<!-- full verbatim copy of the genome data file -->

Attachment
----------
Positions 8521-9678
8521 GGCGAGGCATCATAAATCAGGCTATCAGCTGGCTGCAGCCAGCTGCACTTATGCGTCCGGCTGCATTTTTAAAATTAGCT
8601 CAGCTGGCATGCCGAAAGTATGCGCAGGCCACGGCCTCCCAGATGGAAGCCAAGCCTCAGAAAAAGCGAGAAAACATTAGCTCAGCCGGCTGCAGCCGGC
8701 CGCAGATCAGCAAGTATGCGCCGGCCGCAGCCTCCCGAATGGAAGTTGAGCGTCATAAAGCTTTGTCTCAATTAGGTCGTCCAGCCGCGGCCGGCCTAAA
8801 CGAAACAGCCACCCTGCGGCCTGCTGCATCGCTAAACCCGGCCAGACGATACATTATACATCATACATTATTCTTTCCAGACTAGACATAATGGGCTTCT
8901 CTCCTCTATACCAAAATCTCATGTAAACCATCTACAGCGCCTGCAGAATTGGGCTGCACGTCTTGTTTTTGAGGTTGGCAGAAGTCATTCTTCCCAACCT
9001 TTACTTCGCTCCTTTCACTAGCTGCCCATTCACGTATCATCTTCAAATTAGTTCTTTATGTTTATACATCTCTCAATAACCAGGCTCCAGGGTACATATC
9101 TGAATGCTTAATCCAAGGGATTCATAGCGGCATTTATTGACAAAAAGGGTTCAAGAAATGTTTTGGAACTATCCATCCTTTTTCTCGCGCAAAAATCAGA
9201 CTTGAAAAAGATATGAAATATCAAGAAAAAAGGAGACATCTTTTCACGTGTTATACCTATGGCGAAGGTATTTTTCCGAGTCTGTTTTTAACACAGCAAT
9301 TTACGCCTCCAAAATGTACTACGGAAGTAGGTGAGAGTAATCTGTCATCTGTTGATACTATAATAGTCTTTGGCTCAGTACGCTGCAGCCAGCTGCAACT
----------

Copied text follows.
Positions 8521-9678
8521 GGCGAGGCATCATAAATCAGGCTATCAGCTGGCTGCAGCCAGCTGCACTTATGCGTCCGGCTGCATTTTTAAAATTAGCT
8601 CAGCTGGCATGCCGAAAGTATGCGCAGGCCACGGCCTCCCAGATGGAAGCCAAGCCTCAGAAAAAGCGAGAAAACATTAGCTCAGCCGGCTGCAGCCGGC
8701 CGCAGATCAGCAAGTATGCGCCGGCCGCAGCCTCCCGAATGGAAGTTGAGCGTCATAAAGCTTTGTCTCAATTAGGTCGTCCAGCCGCGGCCGGCCTAAA
8801 CGAAACAGCCACCCTGCGGCCTGCTGCATCGCTAAACCCGGCCAGACGATACATTATACATCATACATTATTCTTTCCAGACTAGACATAATGGGCTTCT
8901 CTCCTCTATACCAAAATCTCATGTAAACCATCTACAGCGCCTGCAGAATTGGGCTGCACGTCTTGTTTTTGAGGTTGGCAGAAGTCATTCTTCCCAACCT
9001 TTACTTCGCTCCTTTCACTAGCTGCCCATTCACGTATCATCTTCAAATTAGTTCTTTATGTTTATACATCTCTCAATAACCAGGCTCCAGGGTACATATC
9101 TGAATGCTTAATCCAAGGGATTCATAGCGGCATTTATTGACAAAAAGGGTTCAAGAAATGTTTTGGAACTATCCATCCTTTTTCTCGCGCAAAAATCAGA
9201 CTTGAAAAAGATATGAAATATCAAGAAAAAAGGAGACATCTTTTCACGTGTTATACCTATGGCGAAGGTATTTTTCCGAGTCTGTTTTTAACACAGCAAT
9301 TTACGCCTCCAAAATGTACTACGGAAGTAGGTGAGAGTAATCTGTCATCTGTTGATACTATAATAGTCTTTGGCTCAGTACGCTGCAGCCAGCTGCAACT